Bye Bye Bibi
Last month, I considered writing a post about the most recent fighting in the always on-going Israel-Palestine conflict, but decided against it. Every opinion that I read or heard either solely focused on current events or cited some past events while ignoring others. Understanding the current conflict requires knowing its history, which stretches back to the late 1800s. Entire books have been written on this topic and it felt impossible to sufficiently cover in a blog post. However, I feel like I can point out something that the coverage of Israel and Palestine and the corresponding political debate here in the United States both seemed to miss. Those on the left tended to support the Palestinians in the occupied territories, and those on the right generally supported Israel. What got lost is that Israel has its own internal political divisions. And last week, the Israeli parliament, the Knesset, voted to remove Prime Minister Benjamin "Bibi" Netanyahu.
I am in no way an expert on the Israeli political system, but I hope I've been able to successfully piece together from various articles some of how it works. The Knesset has 120 members elected from many different political parties. The Prime Minister is then the leader of whichever party is able to form a coalition with other parties comprising a majority of seats in the Knesset. Members from parties across the political spectrum joined to form a narrow majority and vote out Netanyahu 60-59. The parties within this new majority don't appear to agree on much other than that Netanyahu, who is currently on trial for corruption, needed to be removed. The deal to form this new coalition included splitting the next 4-year Prime Minister appointment between Naftali Bennett and Yesh Atid, who will take turns being Prime Minister for 2 years and hold veto power during the other 2 years. Combined with the overall variety of views within the majority, this probably means not much will change in terms of policy. Most likely, the status quo will continue concerning settlements in the West Bank and how to respond to Hamas rocket fire from Gaza.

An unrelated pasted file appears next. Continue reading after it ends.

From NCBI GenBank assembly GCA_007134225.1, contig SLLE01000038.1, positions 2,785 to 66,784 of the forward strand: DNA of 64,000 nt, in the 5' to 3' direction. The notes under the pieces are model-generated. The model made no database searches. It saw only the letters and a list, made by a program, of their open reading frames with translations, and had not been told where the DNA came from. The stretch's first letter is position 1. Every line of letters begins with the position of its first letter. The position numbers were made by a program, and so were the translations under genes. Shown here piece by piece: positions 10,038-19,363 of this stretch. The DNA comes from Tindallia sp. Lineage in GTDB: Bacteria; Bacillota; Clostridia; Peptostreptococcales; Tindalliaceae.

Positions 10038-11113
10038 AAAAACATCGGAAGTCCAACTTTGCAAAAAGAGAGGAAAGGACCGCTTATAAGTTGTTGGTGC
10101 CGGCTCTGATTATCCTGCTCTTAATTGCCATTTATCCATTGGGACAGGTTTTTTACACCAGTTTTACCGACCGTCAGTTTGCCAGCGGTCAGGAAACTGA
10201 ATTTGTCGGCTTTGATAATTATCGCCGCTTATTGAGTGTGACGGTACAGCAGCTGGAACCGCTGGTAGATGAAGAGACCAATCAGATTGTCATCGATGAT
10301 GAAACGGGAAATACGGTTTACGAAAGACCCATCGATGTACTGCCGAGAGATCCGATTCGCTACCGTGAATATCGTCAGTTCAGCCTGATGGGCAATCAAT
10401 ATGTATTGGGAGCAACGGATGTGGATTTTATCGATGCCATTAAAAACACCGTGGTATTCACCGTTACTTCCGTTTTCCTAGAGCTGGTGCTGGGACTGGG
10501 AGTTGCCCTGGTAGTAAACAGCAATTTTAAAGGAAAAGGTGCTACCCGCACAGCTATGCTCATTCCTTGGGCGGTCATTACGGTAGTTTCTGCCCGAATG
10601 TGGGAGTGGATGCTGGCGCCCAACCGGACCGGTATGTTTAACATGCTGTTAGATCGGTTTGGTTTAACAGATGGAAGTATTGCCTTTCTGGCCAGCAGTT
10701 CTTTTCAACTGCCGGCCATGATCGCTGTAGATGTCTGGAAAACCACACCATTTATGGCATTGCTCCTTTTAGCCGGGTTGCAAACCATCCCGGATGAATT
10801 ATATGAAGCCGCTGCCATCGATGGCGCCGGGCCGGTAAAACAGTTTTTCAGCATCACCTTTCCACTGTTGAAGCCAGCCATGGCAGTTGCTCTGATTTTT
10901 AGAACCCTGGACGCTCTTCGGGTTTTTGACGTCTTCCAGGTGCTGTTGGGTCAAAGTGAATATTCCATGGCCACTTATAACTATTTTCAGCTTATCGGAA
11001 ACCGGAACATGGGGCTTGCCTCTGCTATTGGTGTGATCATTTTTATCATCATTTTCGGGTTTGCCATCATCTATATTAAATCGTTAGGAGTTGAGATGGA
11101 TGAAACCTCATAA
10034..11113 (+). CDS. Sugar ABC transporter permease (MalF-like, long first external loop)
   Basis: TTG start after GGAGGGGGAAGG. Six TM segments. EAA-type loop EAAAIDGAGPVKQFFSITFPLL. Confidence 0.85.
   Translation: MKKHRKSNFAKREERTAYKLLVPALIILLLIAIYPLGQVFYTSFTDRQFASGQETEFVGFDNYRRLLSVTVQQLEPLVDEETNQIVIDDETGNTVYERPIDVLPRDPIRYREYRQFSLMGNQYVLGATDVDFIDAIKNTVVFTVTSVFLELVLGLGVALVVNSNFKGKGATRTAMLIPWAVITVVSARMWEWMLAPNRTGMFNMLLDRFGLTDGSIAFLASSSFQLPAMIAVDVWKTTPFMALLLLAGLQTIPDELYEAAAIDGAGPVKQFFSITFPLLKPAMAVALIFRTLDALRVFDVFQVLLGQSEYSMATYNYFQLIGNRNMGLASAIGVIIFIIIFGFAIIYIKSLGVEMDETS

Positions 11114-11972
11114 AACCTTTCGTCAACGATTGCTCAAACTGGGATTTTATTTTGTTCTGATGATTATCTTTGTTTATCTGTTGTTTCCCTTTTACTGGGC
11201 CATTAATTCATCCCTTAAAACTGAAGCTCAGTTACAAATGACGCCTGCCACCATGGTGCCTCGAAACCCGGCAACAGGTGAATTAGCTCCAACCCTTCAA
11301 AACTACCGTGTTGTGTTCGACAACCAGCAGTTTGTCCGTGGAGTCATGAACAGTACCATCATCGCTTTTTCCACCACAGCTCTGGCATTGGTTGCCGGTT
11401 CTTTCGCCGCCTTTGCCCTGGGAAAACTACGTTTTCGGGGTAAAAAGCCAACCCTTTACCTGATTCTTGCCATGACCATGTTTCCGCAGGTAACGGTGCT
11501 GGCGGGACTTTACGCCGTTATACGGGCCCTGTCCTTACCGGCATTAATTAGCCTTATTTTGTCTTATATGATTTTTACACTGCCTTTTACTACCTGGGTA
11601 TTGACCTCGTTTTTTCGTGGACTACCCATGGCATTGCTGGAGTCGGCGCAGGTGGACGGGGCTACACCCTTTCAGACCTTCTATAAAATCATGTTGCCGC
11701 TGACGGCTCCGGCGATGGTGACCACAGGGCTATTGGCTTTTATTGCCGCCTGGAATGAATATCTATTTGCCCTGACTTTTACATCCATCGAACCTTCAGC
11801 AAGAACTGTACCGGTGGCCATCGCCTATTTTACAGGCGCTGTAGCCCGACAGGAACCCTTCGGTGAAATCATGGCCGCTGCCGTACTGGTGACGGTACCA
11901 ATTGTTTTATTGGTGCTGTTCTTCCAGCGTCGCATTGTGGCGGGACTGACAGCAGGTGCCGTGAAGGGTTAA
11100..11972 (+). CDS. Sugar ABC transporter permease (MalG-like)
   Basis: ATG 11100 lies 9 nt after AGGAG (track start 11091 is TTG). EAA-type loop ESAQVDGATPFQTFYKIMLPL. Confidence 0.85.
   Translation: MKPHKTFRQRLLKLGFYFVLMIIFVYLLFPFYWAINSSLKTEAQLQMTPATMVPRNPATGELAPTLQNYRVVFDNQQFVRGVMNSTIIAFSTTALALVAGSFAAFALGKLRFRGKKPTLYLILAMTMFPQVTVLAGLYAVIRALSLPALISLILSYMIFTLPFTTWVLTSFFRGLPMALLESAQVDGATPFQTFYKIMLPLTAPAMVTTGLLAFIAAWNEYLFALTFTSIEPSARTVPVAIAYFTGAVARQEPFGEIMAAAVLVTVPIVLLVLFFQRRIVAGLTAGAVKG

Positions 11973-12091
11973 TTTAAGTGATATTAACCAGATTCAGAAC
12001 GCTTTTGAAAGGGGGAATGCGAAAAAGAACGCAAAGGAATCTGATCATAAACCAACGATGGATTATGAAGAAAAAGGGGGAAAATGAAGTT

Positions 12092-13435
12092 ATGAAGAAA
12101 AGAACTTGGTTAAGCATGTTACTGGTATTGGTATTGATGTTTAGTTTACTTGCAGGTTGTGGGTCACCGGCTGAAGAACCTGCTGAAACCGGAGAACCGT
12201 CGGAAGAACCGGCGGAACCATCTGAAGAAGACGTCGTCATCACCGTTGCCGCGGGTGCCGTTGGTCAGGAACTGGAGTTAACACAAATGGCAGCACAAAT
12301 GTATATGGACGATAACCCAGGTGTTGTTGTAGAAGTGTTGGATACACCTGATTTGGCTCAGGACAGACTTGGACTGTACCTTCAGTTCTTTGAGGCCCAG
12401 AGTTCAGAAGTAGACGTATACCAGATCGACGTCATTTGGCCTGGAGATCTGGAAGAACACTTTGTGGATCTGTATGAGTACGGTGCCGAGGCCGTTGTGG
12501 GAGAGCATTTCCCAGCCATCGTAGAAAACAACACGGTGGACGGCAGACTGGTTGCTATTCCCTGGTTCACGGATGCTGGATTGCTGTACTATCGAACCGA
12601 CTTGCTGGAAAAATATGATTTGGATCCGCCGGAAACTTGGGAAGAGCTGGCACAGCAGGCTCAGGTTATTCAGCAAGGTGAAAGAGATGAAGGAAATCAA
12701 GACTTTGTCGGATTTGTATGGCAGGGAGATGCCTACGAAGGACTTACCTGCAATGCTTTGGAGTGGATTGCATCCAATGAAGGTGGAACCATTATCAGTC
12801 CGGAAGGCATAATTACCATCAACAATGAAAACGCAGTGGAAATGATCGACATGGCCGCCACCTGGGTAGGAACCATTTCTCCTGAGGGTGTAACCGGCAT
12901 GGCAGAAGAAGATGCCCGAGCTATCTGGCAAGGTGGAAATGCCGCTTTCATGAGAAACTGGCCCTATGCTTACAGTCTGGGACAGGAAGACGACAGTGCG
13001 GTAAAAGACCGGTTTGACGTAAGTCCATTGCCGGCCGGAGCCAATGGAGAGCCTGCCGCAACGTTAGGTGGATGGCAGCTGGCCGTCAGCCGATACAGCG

On the other hand, simply removing Netanyahu could still be important. Netanyahu had been Prime Minister for 12 years, was on trial for allegedly bribing media companies for favorable coverage, and tried to use his office to shield himself from legal consequences. What stood out to me in looking at how his removal was covered in American media was how his term as Prime Minister was described. Sources on the left described his tenure as "long" and stated that it "finally" ended, while some on the right referred to it as a "record." Maybe this is due to my sports fandom, but "record" sounds like a much more positive word to use. It seems odd to describe someone holding onto power within a democracy longer than anyone previously had as a "record," like it's an accomplishment. Democracy is not about holding power and periodic change in who holds power should be viewed as positive, not the other way around.